MANAGING EMOTIONS - Playing with objects helps your baby to persevere and build resilience, for example, by having another go at building up blocks. Your baby learns about reactions and emotions from observing your face, tone of voice and gestures.
CAUSE AND EFFECT - During exploration, your baby sees how actions have consequences – cause and effect – so a shaker makes a noise when it’s moved, or a cup empties if tipped.
EARLY MATHS - Maths is about so much more than numbers and counting. It is through investigating objects that your baby begins to understand ideas such as size, shape, weight, volume and quantity. Your baby also starts to discover the various properties of objects, for example, a ball will roll away but a sock won’t.
FIRST SEQUENCES - Playing “What’s in the bag?” regularly helps your baby to anticipate what is coming next. As well as being fun, this also means your baby starts to recognise the sequence of events and develop a sense of order, a basic concept that forms the foundation for learning about numbers and counting.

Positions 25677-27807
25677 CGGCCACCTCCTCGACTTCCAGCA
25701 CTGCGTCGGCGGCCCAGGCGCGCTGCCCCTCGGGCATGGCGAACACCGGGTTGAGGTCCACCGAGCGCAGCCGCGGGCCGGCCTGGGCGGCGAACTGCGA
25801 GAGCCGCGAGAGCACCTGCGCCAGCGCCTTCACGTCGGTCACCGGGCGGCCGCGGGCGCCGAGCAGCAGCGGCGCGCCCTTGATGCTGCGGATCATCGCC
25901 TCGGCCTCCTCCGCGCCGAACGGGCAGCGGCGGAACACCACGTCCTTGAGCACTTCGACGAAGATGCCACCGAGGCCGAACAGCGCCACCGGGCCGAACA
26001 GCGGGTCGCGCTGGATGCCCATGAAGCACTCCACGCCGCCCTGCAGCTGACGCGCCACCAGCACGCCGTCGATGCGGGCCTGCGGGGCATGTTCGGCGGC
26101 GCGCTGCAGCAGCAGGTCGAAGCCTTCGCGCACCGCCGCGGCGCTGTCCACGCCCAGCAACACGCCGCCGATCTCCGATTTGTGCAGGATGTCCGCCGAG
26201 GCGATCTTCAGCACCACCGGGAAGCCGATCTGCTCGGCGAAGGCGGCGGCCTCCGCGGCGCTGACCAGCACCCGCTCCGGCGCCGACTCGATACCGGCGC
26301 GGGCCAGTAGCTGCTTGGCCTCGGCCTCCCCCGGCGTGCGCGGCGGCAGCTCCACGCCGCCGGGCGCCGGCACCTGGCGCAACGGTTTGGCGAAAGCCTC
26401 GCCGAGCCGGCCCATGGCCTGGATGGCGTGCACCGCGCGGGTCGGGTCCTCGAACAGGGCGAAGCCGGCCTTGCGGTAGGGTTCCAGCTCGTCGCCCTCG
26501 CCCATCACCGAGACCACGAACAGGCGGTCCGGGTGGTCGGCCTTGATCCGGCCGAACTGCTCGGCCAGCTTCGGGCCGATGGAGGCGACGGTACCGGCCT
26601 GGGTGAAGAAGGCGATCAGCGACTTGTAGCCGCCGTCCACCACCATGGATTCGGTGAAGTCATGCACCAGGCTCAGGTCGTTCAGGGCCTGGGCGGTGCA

Drawing and writing
FIRST MARKS - Investigating objects and encouraging messy play, for example splodging paint on paper, gives your baby lots of opportunities to start making their first marks. As your baby engages in spontaneous mark making, they gradually acquire the strength, fine motor skills and coordination needed to hold and direct a crayon or pencil.
LEARNING ABOUT MEANING - When you recognise and value these early marks you help your baby understand that their actions created the marks and, eventually, that their marks have a meaning. Although it will be a while before your baby forms real letters or connect sounds with words, these early marks of the first steps towards the process of drawing and writing.
BODY LANGUAGE - Body language is your baby’s very first language. As you watch your baby play, notice how they use their eyes to show interest in something, glancing between you and the object in a meaningful way. You can show your mutual interest by following the direction of your babies gaze.